the theory of semi-graphs of anabelioids, Frobenioids, the étale theta function, and log-shells, and more.
Books and texts are messages. In the pre-modern era of cryptography, messages were text strings. Letters could be changed from one to another. Or they could be re-ordered. But that was all. This meant that cryptosystems were limited in what they could do to text to attempt to encode it.
For example, the German Enigma machine used rotors and plugboards to change a letter to another letter in a potentially complex manner. It was broken as we know by the Allies, and this helped save many lives, but it was a quite difficult feat.
The real modern era started when the famous paper of Whitfield Diffie and Martin Hellman (DH) was published. It contains the great idea of a public-key asymmetric cipher system. This is what we think about when we credit them for their great work.
The Message is the Medium
But in my opinion a greater advance was the realization that messages had a natural richer structure. Messages could be mapped one-to-one to integers, and this simple idea opened whole new vistas. Previously a book could be encoded by changing its letters or re-ordering them. Now new things could be done. One could multiply two messages together, or add them, or raise them to an exponential modulo a prime, or a composite. This made no sense previously: what is the square of Charles Dicken’s a Tale of Two Cities? I have no idea. But now there were magic things that we could do to text. This opened the door for modern cryptography.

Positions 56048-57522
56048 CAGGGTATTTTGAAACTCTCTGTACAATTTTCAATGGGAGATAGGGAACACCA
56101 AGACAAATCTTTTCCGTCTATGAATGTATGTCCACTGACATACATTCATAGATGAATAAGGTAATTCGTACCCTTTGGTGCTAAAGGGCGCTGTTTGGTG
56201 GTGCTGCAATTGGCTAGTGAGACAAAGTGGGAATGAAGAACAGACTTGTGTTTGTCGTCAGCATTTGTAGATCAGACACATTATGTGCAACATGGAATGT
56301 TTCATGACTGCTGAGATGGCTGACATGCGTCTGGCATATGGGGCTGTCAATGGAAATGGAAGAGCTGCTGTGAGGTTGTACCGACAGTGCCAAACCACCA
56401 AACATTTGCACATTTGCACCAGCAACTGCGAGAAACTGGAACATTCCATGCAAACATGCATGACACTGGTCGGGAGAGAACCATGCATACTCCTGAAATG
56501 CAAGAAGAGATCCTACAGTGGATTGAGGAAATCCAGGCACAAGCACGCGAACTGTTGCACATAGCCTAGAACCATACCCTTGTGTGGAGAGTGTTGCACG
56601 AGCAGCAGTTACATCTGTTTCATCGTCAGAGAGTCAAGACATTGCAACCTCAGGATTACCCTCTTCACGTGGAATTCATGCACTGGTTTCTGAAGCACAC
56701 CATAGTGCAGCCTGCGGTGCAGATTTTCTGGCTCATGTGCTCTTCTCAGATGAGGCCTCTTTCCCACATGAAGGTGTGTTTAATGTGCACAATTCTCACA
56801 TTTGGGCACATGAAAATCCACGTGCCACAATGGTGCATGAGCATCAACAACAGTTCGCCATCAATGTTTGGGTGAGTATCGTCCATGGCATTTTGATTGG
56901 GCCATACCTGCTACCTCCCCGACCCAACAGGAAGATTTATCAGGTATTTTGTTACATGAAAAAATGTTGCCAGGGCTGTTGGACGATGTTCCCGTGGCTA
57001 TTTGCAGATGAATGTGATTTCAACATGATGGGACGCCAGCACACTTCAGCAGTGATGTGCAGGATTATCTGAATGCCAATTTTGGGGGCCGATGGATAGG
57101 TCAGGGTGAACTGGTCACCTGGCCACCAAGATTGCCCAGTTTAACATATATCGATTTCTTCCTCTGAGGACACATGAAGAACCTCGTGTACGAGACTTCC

In my opinion it was a huge breakthrough and was just as important, if not more important, than the concept of public key. Suppose DH had written a paper that simply said:
Messages are numbers; they can be manipulated as numbers in any way you like.
I believe one could argue that this would have been a huge advance, and that shortly later many great ideas would have come forward.
I may be in the minority here, but I do believe that the idea that messages had rich hidden mathematical structure changed cryptography forever. This is the connection with the work in the ABC Conjecture. Really. I think that what I hear that Mochizuki has done is create new mathematical structures that allow Diophantine problems to be addressed in new ways. It is immensely more difficult, more abstract, more technically demanding, than what DH did. But I would argue it is in the same spirit: take ancient objects, in their case messages, and embed them in a richer structure that allows entire new ideas to be used. This revolutionized cryptography, and I believe that the same may be happening now in number theory.
Besides the claimed proof being correct, is the above connection cogent? Okay I am out on the limb, and I hope that what I said today is not too silly. I hope that it helped a little in our understanding of the ABC Conjecture and of cryptography. If not, then so be it.
[fixed spurious “deg” in Mason-Stothers theorem; added update; fixed a–>c in ABC statement]